Acoustics is the science of sound. It can be divided into various branches, but the boundaries between the various branches are often ill-defined. Knowledge of the physical principles of acoustics has practical application in planning recreational and other developments to reduce the adverse effects of noise, but, because of its importance as a modern environmental health problem, noise and its control are treated as a separate branch of acoustics.
Branches of Acoustics
Physical acoustics encompasses propagation and absorption of sound at all frequencies in air and other gases, liquids, semi-solids and solids. It deals with airborne, audible sound, infrasound and ultrasound. Physical acoustics includes both linear processes such as the propagation of sound from traffic, and non-linear processes such as the shock waves that are generated by planes flying faster than the speed of sound.
Sound waves in gases generate alternating small increases and decreases in pressure about the equilibrium value that propagate through the gas; the molecules oscillate back and forth along the direction of propagation. This kind of propagation is called a longitudinal wave. In air, these pressure variations stimulate the ear, which sends signals that are processed by the brain as sound. The velocity of sound in air increases with increasing temperature; at normal room temperatures around 22°C, the velocity of sound is about 345 metres per second. The velocity of sound is generally greater in liquids and solids than it is in gases. The sound speed in water, for example, is about 1500 metres per second at ordinary temperatures. In materials such as concrete and steel, it is higher still.
In solids, several different types of acoustic waves, such as shear waves (which cause changes in shape but not in volume) and surface waves, occur. Longitudinal waves can also propagate in solids. In plates, rods and beams, bending waves are important. Seismic waves (whether on Earth or the moon) have surface and shear components and are a legitimate part of acoustics. Although in everyday language the word "sound" is mostly used to refer to sound in air, propagating vibration in solids is an acoustical phenomenon. Sound travelling in the solid materials of a building is called structureborne sound.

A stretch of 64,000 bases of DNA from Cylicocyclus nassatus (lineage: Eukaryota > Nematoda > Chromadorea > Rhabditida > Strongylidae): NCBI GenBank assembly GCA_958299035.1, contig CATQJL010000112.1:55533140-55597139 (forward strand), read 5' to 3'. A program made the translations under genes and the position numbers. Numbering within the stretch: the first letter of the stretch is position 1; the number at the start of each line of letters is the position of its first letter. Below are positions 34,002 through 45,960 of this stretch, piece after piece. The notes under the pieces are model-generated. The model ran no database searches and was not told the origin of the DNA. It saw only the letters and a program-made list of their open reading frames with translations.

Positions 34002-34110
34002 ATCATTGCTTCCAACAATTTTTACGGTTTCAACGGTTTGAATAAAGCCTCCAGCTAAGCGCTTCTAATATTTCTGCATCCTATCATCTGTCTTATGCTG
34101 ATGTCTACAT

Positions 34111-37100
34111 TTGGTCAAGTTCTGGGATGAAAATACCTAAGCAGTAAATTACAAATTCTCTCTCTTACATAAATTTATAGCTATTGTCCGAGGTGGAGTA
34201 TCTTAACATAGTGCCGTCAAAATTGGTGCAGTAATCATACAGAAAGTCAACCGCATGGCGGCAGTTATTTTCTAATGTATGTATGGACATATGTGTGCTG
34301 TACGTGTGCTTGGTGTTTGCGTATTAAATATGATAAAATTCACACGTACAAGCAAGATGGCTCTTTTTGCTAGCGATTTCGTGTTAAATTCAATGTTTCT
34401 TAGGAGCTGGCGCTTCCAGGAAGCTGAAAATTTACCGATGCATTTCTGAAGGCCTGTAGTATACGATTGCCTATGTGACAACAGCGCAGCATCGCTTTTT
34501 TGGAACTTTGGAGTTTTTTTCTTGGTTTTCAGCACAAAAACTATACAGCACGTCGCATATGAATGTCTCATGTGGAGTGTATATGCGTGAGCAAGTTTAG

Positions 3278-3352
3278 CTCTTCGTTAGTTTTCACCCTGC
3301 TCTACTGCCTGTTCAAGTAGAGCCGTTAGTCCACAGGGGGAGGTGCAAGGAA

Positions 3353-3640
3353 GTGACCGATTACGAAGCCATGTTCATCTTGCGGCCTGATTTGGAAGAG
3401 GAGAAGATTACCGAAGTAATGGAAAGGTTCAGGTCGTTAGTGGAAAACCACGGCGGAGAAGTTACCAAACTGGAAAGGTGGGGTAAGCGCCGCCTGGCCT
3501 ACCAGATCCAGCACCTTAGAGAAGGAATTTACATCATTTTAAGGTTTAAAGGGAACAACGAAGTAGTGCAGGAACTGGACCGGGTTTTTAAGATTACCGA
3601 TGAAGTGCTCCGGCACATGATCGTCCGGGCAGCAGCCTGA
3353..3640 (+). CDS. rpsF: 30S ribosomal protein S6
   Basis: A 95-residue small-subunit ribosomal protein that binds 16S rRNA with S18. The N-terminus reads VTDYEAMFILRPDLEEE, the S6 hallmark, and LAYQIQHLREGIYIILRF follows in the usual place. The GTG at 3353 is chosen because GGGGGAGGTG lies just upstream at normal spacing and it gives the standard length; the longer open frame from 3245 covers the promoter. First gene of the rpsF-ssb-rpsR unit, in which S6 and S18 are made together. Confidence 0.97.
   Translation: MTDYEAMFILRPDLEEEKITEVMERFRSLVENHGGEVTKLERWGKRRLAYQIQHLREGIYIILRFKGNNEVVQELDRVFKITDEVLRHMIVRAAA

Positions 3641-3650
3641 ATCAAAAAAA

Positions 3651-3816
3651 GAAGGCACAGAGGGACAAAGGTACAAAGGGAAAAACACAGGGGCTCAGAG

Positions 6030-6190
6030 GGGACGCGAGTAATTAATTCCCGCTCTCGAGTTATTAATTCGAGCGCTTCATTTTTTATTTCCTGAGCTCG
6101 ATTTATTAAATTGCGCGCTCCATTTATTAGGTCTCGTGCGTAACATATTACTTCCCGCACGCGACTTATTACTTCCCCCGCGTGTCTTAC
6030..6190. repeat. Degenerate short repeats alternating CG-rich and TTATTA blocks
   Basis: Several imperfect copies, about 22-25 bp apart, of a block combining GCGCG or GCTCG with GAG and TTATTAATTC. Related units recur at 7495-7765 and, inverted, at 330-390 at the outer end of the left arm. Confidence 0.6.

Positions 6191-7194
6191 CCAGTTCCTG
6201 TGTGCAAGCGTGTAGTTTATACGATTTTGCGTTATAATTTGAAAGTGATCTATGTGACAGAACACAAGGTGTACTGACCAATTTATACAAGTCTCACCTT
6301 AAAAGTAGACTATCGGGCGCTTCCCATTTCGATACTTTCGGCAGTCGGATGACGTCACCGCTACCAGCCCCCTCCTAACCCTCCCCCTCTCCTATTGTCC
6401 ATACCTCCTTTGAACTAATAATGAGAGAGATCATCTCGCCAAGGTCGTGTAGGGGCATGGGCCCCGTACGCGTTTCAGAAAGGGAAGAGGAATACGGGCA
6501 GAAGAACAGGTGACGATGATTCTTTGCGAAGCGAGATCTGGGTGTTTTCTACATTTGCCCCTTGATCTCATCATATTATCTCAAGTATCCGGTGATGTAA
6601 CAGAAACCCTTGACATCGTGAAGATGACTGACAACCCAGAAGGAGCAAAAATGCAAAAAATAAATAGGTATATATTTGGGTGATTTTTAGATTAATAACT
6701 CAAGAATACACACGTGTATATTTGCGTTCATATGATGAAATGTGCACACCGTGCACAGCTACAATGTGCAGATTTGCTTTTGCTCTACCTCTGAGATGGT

Canadian Acoustics Research
In Canada, acoustics research takes place in government laboratories (eg, National Research Council), the universities (eg, Sherbrooke, Toronto) and industry. Canadian research into the transmission of sound in the atmosphere has been extensive; areas studied include the effect of temperature gradient, turbulence, obstruction, ground reflections and ground impedance. This research has applications in urban and regional planning, for locating buildings and for sound barriers near expressways, airports, railways, etc.
More esoteric work, such as measuring the velocity and absorption of high ultrasonic sound in various liquids to deduce the detailed architecture of their constituent molecules and the energy needed to change their structure, has application in various fields of engineering. Such work is related to the use of sonar and radar techniques to determine the structure of media (water and air) and the position of objects in them, to seismic techniques used in petroleum exploration and to the use of ultrasound in medicine.
The effect of the complex shape of the outer ear on transmission of sound has been studied by segments of the record player, radio and television receiver industry concerned with the development of high-fidelity earphones. Industrial work has also been done on the effect of room shape and furnishings on music reproduced through loudspeakers. Means have been developed for assessing loudspeakers subjectively in normal rooms and correlating the results with standard, objective anechoic-chamber (ie, echo-free) measurements.